|Sidley Austin's Carter Phillips|
April 02, 2012
"In addressing this type of constitutional claim, courts must defer to the judgment of correctional officials unless the record contains substantial evidence showing their policies are an unnecessary or unjustified response to problems of jail security," wrote Justice Anthony Kennedy for the majority. "That necessary showing has not been made in this case."
The justices split, 5-4, along ideological lines in Florence v. Board of Chosen Freeholders. Kennedy maintained a majority only through the concurring votes of two justices who wrote separately to emphasize the limits of the holding.
"The Court holds that jail administrators may require all arrestees who are committed to the general population of a jail to undergo visual strip searches not involving physical contact by corrections officers," stressed Justice Samuel Alito Jr. "It is important to note, however, that the Court does not hold that it is always reasonable to conduct a full strip search of an arrestee whose detention has not been reviewed by a judicial officer and who could be held in available facilities apart from the general population."
Chief Justice John Roberts Jr. also concurred, saying the majority made a persuasive case for the rule it announced, but, he added, "The Court is nonetheless wise to leave open the possibility of exceptions, to ensure that we 'not embarrass the future.' "
Also joining the majority were justices Antonin Scalia and Clarence Thomas. Thomas declined to join a portion of the majority opinion in which Kennedy said there may be legitimate concerns about the invasiveness of searches that involve the touching of detainees as well as searches of detainees who will not be assigned to the general jail population.
"The clients and all prisons are happy with the outcome today," said Carter Phillips of Sidley Austin, who argued on behalf of the two New Jersey counties in the case. "The Court recognizes the difficult job that those who operate prisons face and accorded them deference. The ruling is narrow, but very clear in its basic guidance."
The case stemmed from the traffic stop and arrest of Albert Florence, who was driving with his family in March 2005 to a dinner at his mother-in-law's home in New Jersey. A state trooper, checking records, discovered a warrant for an unpaid fine related to an incident seven years earlier. Since that incident, Florence, an African-American, had been stopped several times by police and he carried an official letter stating the fine had been paid.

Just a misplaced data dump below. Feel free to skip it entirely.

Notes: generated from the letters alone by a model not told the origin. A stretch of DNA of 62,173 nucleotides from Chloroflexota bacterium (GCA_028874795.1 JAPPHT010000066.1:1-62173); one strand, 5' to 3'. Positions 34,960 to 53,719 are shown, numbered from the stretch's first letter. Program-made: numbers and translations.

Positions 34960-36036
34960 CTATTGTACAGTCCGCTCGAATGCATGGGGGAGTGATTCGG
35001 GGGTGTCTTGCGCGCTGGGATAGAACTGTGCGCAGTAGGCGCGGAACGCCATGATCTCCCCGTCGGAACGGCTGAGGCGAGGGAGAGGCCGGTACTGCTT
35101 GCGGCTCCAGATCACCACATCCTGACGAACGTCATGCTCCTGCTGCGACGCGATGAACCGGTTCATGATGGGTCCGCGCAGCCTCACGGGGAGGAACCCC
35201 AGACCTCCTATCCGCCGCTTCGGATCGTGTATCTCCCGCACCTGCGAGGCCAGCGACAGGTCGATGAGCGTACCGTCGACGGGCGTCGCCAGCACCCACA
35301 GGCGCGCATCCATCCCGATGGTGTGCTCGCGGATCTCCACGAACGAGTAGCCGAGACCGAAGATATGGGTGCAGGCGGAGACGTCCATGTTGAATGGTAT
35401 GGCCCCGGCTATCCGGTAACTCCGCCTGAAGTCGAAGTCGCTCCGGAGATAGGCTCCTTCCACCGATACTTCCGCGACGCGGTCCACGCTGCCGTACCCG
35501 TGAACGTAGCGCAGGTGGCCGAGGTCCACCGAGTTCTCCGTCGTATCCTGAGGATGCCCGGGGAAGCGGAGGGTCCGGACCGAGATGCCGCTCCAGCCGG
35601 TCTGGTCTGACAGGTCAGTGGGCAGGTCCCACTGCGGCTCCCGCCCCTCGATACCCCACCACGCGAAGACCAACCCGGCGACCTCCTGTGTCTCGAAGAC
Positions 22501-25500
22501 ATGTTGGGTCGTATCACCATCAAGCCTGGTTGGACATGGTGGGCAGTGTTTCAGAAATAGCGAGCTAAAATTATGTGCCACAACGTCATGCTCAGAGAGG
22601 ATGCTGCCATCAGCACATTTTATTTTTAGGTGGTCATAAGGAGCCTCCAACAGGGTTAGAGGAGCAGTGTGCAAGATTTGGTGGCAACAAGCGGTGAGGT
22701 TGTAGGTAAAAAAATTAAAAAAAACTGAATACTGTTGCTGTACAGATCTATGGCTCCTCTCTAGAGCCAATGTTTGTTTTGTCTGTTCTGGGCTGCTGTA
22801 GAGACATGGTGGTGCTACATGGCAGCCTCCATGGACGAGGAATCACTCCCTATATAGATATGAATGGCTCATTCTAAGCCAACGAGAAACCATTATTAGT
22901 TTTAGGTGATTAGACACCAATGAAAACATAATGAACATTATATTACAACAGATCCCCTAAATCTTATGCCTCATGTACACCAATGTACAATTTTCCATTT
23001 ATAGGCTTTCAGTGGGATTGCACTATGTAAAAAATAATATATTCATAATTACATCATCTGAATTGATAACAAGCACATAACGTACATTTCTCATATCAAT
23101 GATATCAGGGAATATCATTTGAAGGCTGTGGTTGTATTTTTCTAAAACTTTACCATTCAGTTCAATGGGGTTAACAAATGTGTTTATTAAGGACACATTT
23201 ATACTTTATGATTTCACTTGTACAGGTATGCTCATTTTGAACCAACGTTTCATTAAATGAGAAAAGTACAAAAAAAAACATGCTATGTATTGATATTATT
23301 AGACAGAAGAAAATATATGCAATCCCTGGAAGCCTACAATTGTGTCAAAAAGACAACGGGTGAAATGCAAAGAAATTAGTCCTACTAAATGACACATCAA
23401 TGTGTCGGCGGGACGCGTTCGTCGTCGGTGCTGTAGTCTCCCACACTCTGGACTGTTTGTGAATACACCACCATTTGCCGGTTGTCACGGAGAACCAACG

Despite the letter, he was arrested and transported to the Burlington County Detention Center, where he was told to strip, shower with a delousing agent, open his mouth, lift his tongue, hold out his arms, turn around and lift his genitals. Six days later, he was transferred to the Essex County Correctional Facility and strip-searched again, including a squat and cough. He was released the next day after charges were dropped.
Florence brought a civil rights lawsuit, charging that his rights under the Fourth and 14th amendments were violated. He argued that, before someone arrested for a minor crime could be strip-searched, prison officials needed reasonable suspicion that the arrestee was concealing contraband. Florence prevailed in the district court, but the U.S. Court of Appeals for the 3d Circuit reversed.
In Monday' decision, Kennedy gave three reasons for rejecting the reasonable-suspicion rule: detecting and deterring contraband, the danger of introducing lice or contagious infections, and the identification and isolation of gang members.
He also wrote that people detained for minor offenses may turn out to be the most devious and dangerous of criminals. "Hours after the Oklahoma city bombing, Timothy McVeigh was stopped by a state trooper who noticed he was driving without a license plate," wrote Kennedy, adding that one of the September 11 terrorists was stopped and ticketed for speeding two days before the hijacking of Flight 93.
"Reasonable correctional officials could conclude these uncertainties mean they must conduct the same thorough search of everyone who will be admitted to their facilities," Kennedy wrote.
But Justice Stephen Breyer disagreed, saying there were strong reasons to believe that strip searches of persons who commit minor offenses are not justified. He cited empirical evidence from several court and county-jail studies that found few instances of contraband in strip searches of thousands of arrestees.
And, he added, there is a "plethora" of recommendations by professional bodies, such as correctional associations, against the procedure. The American Correctional Association, in consultation with the American Jail Association, National Sheriff's Association, National Institute of Corrections in the U.S. Department of Justice and the Federal Bureau of Prisons, has a standard that forbids suspicionless strip searches, wrote Breyer. Laws in at least 10 states, he said, forbid suspicionless strip searches.
"I cannot find justification for the strip search policy at issue here — a policy that would subject those arrested for minor offenses to serious invasions of their personal privacy," wrote Breyer, who was joined in dissent by justices Ruth Bader Ginsburg, Sonia Sotomayor and Elena Kagan.
Florence's high court counsel was Thomas Goldstein of Goldstein & Russell.Marcia Coyle can be contacted at email@example.com.